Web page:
Worlds apart in Matthey case

Date: 2004-04-25

Worlds apart in Matthey case

Russians follow trial on Internet as adoptive parents' backers fill court

Sunday, April 25, 2004
Star-Ledger Staff

From the other side of the world, in the Russian town of Svobodniy, Vera Ovchar monitors the trial of the New Jersey couple charged with killing their adopted son, 7-year-old Viktor Alexander Matthey.

Since the trial began last month, Ovchar spends late nights searching the Internet for American news accounts of the Hunterdon County trial of Robert and Brenda Matthey.

Some days, Ovchar, a retired teacher, goes door-to-door sharing the news with her neighbors -- all who live near Children's Home 3, the Russian orphanage Viktor Sergeyevich Tulimov once called home.

Viktor may have been adopted by the American couple, Ovchar says, but after his death the people of Svobodniy made him theirs again.

Meanwhile, friends of the Mattheys are getting their news first-hand. Not trusting the news accounts, these people, members of the same Christian church as the Mattheys, go to court in Flemington each day and sit in support of the couple.

"So far, all we hear is what the prosecution thinks based on a few bruises and conflicting medical reports. They couldn't have done what the prosecution says," said Phyllis Melanchrinos of Hillsborough, a church member since the late'80s and an acquaintance of the Mattheys since they joined the Flemington Assembly of God in 1997.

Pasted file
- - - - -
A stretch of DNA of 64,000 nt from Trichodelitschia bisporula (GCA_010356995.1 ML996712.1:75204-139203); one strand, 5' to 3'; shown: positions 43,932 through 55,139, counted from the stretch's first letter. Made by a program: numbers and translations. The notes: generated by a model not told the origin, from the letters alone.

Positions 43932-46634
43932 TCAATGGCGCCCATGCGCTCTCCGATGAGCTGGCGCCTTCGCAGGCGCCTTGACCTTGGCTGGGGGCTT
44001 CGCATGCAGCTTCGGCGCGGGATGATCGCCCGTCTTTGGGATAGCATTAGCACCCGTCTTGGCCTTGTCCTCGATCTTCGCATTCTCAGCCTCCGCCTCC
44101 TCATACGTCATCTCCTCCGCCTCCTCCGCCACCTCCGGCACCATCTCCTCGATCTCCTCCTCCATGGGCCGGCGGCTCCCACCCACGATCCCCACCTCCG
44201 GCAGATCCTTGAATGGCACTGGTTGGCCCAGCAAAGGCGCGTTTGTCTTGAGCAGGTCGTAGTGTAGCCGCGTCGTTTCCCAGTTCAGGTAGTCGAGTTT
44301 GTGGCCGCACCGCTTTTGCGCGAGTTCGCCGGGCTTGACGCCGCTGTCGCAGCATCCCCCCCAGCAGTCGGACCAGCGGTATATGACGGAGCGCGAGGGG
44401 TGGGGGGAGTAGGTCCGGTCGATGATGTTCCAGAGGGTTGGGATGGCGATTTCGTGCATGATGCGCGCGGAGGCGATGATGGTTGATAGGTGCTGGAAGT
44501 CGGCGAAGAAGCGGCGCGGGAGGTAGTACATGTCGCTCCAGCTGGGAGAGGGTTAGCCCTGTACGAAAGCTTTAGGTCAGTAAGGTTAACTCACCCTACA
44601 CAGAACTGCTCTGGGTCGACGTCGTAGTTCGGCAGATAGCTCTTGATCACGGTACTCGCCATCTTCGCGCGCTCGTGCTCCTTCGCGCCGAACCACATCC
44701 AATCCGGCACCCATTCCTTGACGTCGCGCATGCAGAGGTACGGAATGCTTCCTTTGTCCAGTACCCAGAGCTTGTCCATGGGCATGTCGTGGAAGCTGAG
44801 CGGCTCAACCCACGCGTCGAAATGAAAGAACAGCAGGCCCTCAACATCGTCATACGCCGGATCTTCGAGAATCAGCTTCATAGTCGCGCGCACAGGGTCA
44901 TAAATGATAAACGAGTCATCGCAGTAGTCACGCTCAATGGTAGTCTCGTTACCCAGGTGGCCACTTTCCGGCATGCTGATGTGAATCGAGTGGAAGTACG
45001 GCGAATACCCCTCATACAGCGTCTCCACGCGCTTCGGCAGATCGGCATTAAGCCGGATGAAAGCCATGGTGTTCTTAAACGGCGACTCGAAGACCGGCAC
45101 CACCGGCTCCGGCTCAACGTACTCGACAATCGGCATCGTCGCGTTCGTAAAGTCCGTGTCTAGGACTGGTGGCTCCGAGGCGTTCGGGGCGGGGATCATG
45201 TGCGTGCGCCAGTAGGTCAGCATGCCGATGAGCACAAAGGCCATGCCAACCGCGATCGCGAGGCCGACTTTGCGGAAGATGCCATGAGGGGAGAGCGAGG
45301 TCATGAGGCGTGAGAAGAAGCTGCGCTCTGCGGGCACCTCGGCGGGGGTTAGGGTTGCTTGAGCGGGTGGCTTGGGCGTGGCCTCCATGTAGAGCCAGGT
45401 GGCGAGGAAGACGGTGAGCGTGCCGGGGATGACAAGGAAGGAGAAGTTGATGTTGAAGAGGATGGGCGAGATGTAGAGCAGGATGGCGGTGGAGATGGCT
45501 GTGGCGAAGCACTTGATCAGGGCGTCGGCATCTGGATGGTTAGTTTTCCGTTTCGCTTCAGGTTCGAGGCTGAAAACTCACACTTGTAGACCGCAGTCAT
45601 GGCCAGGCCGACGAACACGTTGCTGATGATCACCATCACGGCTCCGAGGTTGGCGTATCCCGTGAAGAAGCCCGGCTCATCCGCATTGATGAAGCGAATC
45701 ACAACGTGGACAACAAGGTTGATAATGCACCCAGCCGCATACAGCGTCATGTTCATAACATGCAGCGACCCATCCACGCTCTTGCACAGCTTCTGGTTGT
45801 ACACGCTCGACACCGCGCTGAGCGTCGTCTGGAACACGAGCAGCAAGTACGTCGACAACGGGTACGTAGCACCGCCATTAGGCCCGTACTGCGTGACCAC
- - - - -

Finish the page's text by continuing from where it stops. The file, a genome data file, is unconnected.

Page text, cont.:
The opinions are as far apart as the geography that separates the two camps.

Ovchar and her neighbors want people to understand that the orphan they knew left Russia an apple-cheeked boy who sang and danced and had everything ahead
of him.

"It (the case) is very close to our hearts because it is connected to a real little boy who had lived very close to us in the orphanage in our town," Ovchar wrote in an e-mail exchange with The Star-Ledger last week.

"I want American people to understand that we don't think all American people are bad," Ovchar wrote. "We know lots of good examples of happy lives of adopted Russian children by American people."

The staff at Children's Home 3, where Viktor lived for two years before his adoption, is also following the case. In a letter sent to The Star-Ledger at the beginning of the trial, they said Viktor had learned to read and write inthe orphanage. He sang, danced and recited poetry. The other children called him "beautiful."

"The teaching staff of the Children's Home 3 of the town of Svobodniy are indignant by the fact" that the Mattheys blame Viktor's death on his living conditions in Russia, the letter says.

In Russia, Viktor's story is more than a saga about an international adoption gone tragically wrong, said Konstantin Semin, a journalist who covered the opening statements in the Matthey trial for Russian television.

"It is the subject of our national dignity," Semin said.

"It says that because we could not provide enough for our own children to keep them in our country -- to care for them in our country -- that something terrible like this could happen to them."

Viktor Matthey died from hypothermia 10 months after he arrived in the United States from the orphanage in an eastern area of Russia, beyond Siberia, near the China border.